Javeline Castuciano

Javeline Castuciano, 74, demonstrates a yoga pose. Photo by Anita Anton

How do we welcome the stranger in our midst? Do we live as Christ wanted, “I was a stranger and you welcomed me.” Or are we only faithful and kind to those we see as family and friends?

My dear friend Javeline Castuciano is 74 years young. On a good day, I willingly meet her at the gym and take the body combat and yoga classes. On bad days, when the arthritis in my hips, knees and toes (who knew you could get arthritis in your toes!) acts up or the damaged disc in my back is tormenting me, I just want to just crawl back in bed and feel sorry for myself. But I know that Javeline, with her enigmatic smile, is patiently waiting for me to show up and stand next to her and battle through two classes. How do you stand up to a tiny, smiling 74-year-old?

Javeline was born in the Philippines, in Pasay, near Manila. Living conditions had changed drastically in her homeland. At the end of World War II, America gave the Philippines their independence. The country held democratic elections. Then President Ferdinand Marcos declared martial law and oversaw national referendums allowing him to hold power indefinitely. Human rights violations took place. Basic necessities like milk, bread and sugar were hard to come by. The impetus for leaving came after Javeline and her husband had to drive two hours to buy medicine for their sick child. Unable to easily access medicine was the last straw. The decision to move to America went forward.

When Javeline graduated from college with a business degree, she went to the U.S. Embassy and filed papers for immigration. Her papers arrived 14 years later. By that time, she was married with two small children. She had to refile noting her marital status. This reprocessing took another two years.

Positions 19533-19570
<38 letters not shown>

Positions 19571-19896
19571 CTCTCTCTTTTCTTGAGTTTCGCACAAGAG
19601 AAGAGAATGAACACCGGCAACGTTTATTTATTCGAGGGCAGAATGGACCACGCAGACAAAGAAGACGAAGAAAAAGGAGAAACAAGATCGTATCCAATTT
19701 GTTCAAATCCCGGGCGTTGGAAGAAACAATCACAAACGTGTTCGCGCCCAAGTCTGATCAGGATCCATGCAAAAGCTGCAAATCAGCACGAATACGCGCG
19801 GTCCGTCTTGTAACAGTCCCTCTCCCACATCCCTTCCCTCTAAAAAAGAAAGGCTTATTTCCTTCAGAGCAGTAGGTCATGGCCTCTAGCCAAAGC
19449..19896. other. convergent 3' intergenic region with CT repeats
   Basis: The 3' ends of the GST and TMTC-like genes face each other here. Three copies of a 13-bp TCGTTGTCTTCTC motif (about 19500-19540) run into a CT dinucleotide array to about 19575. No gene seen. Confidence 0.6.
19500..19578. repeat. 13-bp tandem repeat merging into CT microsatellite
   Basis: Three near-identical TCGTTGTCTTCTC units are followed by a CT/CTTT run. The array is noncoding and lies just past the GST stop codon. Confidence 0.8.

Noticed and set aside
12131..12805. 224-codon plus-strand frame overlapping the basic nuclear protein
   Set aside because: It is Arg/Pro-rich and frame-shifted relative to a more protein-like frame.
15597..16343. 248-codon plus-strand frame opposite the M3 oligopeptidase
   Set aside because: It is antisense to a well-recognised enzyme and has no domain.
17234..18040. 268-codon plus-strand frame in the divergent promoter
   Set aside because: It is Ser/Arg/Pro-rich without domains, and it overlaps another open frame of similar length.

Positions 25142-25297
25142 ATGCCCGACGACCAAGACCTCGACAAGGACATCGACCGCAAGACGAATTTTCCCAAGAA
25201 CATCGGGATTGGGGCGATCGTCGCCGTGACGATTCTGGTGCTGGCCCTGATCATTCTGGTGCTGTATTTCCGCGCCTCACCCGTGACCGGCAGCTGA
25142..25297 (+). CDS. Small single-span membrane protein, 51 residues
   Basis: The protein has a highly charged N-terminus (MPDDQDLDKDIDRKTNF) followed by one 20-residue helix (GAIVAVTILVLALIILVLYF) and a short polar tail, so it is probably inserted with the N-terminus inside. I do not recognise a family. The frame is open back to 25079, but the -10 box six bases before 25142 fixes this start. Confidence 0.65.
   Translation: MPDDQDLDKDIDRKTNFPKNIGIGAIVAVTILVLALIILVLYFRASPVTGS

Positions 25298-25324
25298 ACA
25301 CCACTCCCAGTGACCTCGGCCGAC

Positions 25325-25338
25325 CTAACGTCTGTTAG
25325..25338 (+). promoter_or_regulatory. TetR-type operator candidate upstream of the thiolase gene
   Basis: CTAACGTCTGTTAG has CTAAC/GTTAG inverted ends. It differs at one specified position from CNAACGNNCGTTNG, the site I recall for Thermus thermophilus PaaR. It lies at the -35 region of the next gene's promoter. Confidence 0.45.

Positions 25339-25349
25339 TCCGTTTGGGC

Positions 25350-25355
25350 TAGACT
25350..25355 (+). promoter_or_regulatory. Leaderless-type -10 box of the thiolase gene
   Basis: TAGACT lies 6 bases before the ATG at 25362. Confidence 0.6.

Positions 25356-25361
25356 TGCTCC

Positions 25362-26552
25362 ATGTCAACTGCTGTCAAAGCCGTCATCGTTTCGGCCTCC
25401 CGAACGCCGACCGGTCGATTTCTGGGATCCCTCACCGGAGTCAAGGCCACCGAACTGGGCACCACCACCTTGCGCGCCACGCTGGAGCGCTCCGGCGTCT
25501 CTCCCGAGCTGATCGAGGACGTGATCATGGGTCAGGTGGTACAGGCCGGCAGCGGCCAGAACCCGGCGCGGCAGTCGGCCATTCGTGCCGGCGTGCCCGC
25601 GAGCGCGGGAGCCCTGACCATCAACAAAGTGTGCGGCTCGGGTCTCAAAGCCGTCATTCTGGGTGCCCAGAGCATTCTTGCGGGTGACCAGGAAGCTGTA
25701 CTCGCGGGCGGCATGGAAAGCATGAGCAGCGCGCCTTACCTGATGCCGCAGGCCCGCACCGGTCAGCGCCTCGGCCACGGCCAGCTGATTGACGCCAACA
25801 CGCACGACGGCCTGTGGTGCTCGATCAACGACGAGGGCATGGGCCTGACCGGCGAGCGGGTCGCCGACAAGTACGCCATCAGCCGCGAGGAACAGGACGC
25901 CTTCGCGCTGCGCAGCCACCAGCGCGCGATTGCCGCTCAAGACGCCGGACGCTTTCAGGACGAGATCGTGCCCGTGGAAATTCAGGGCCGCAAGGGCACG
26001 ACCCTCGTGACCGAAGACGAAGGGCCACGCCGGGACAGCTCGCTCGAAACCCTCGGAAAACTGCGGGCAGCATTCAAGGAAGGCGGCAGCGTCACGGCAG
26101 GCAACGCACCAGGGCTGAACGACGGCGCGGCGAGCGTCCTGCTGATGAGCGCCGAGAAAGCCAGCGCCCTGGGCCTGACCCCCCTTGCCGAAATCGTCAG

Once her paperwork came through, Javeline and her husband decided she should go ahead and make the journey to America to begin establishing a life for their family. They agreed it was safer and more economical for him to stay and care for their children while Javeline traveled and stayed with family.

Javeline first lived with her aunt and uncle in Michigan and then moved in with cousins in Los Angeles. She landed a job within one month. The small Philippine community in LA, family and faith kept her going as she waited through two years of separation from her husband and children before they could reunite with her in America.

A job opportunity arose in St. Louis and she and her family moved here.

We have talked about our shared Catholic faith several times. Some things are the same around the world. The prayers, which guided and sustained her, do the same for us today. We are blessed. We started out as strangers and became dear friends. I wonder, though, do we, as a nation, truly welcome strangers in our midst?

Let mutual love continue. Do not neglect to show hospitality to strangers, for by doing that some have entertained angels without knowing it. Hebrews 13:1-3.

James Martin, S.J., editor at large at America and the author of “Jesus: A Pilgrimage,” wrote, “Then listen to the voice of God in the Book of Exodus, speaking to the people of Israel: ‘You shall not oppress the resident alien [i.e, the refugee] for you were aliens yourselves once, in the land of Egypt.’ Every American heart should be stirred by that. Other than the Native Americans, all of us are descendants of immigrants. We were aliens ourselves once. Jesus himself is speaking to you from the Gospels. It is Christ whom we turn away when we build walls. It is Christ whom we reject when we slash quotas for refugees. It is Christ whom we are killing, by letting them die in poverty and war rather than opening our doors.”

I am in awe of parents around the world who sacrifice so much for their children when making the decision to travel to another country to achieve a safe haven for their loved ones. They willingly become a stranger in a strange land.

I cherish my friendship with Javeline. We started out as strangers and now she gets to (gently) push me around to keep up with her. Javeline is one of the bravest women I know. She is my hero.

Anita Anton has a doctorate in educational studies from St. Louis University and lives in south St. Louis County, where she is a member of Mary, Mother of the Church parish. She is a regular Faith Perspectives contributor on